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There's no Sort() function for IList. Can someoene help me with this? I want to sort my own IList.

Suppose this is my IList:

public class MyObject() 
{
 public int number { get; set; }
 public string marker { get; set; }
}

How do I sort myobj using the marker string?

public void SortObject()
{
 IList<MyObject> myobj = new List<MyObject>();
}
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Is myobj always a List? If so, you can cast it to a List and run its Sort function. – Gabe Oct 2 '10 at 5:12
up vote 12 down vote accepted

Use OrderBy

Example

public class MyObject() 
{
    public int number { get; set; }
    public string marker { get; set; }
}

IList<MyObject> myobj = new List<MyObject>();
var orderedList = myobj.OrderBy(x => x.marker).ToList();

For a case insensitive you should use a IComparer

public class CaseInsensitiveComparer : IComparer<string>
{
    public int Compare(string x, string y)
    {
        return string.Compare(x, y, StringComparison.OrdinalIgnoreCase);
    }
}

IList<MyObject> myobj = new List<MyObject>();
var orderedList = myobj.OrderBy(x => x.marker, new CaseInsensitiveComparer()).ToList();
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Thanks @Bruno this helps. – Rye Oct 2 '10 at 5:51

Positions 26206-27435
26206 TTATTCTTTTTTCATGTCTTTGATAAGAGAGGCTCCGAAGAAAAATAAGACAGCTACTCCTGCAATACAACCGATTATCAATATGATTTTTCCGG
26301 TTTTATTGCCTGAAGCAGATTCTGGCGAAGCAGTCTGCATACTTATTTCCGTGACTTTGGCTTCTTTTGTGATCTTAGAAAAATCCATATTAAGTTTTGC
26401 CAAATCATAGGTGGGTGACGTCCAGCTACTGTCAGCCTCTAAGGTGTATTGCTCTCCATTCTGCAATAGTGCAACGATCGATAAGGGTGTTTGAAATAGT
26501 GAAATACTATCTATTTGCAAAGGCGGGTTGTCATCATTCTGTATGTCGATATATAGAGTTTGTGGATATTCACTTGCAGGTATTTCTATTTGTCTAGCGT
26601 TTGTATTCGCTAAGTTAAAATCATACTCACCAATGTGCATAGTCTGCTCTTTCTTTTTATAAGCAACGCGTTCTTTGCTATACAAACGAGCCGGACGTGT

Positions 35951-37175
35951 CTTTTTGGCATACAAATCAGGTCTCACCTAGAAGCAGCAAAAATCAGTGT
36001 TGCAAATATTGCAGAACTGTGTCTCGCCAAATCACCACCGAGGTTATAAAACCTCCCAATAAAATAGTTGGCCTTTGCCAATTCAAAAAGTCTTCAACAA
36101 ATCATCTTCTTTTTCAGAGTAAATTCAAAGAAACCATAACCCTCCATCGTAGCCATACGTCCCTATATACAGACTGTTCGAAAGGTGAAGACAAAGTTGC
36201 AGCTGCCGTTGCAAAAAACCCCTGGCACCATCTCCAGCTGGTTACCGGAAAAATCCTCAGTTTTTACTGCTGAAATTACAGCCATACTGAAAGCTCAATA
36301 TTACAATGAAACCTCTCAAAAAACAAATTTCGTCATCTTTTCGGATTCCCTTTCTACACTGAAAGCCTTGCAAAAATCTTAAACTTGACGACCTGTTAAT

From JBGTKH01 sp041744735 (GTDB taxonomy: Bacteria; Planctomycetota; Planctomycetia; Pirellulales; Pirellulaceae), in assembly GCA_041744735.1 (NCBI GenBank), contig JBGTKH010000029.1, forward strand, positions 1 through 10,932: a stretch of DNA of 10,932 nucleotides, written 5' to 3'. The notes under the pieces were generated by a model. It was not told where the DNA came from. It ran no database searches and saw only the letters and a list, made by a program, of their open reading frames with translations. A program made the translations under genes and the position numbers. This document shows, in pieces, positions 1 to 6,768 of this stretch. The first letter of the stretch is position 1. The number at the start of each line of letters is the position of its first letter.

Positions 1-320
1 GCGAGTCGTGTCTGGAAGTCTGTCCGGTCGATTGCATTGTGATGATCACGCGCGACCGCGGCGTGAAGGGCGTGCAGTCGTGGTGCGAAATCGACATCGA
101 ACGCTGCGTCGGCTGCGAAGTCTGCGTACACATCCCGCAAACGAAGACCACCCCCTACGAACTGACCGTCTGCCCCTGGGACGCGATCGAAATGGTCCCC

1  
+1 for considering case-sensitivity, but the Framework already has case-insensitive string comparers, no need to create one. Try StringComparer.OrdinalIgnoreCase instead of your CaseInsensitiveComparer. – Joe Oct 2 '10 at 7:20

I would go against using OrderBy with a list because it's a LINQ extension method, therefore:

  • It wraps the list in an enumerable, then enumerates it and fills a new temporary list, then sorts this new list.
  • It wraps the sorted list inside another enumerable.
  • Then when you call ToList(), it iterates on it and fills another new list with the items.

In essence: it creates and fills 2 new lists and 2 enumerables in addition to the actual sorting. In comparison, List.Sort() sorts in place and create nothing so it's way more efficient.

My recommendation would be:

  • If you know the underlying type, use List.Sort() or Array.Sort(array)
  • If you don't know the underlying type, copy the List to a temporary array and sort it using Array.Sort(array) and return it.
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var sorted = myObj.OrderBy(x => x.marker);
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OrderBy definitely gets the job done, but I personally prefer the syntax of List.Sort because you can feed it a Comparison<T> delegate instead of having to write a class that implements IComparer<T>. We can accomplish that goal with an extension method, and if that's something you're interested in, check out SortExtensions:

http://blog.velir.com/index.php/2011/02/17/ilistt-sorting-a-better-way/

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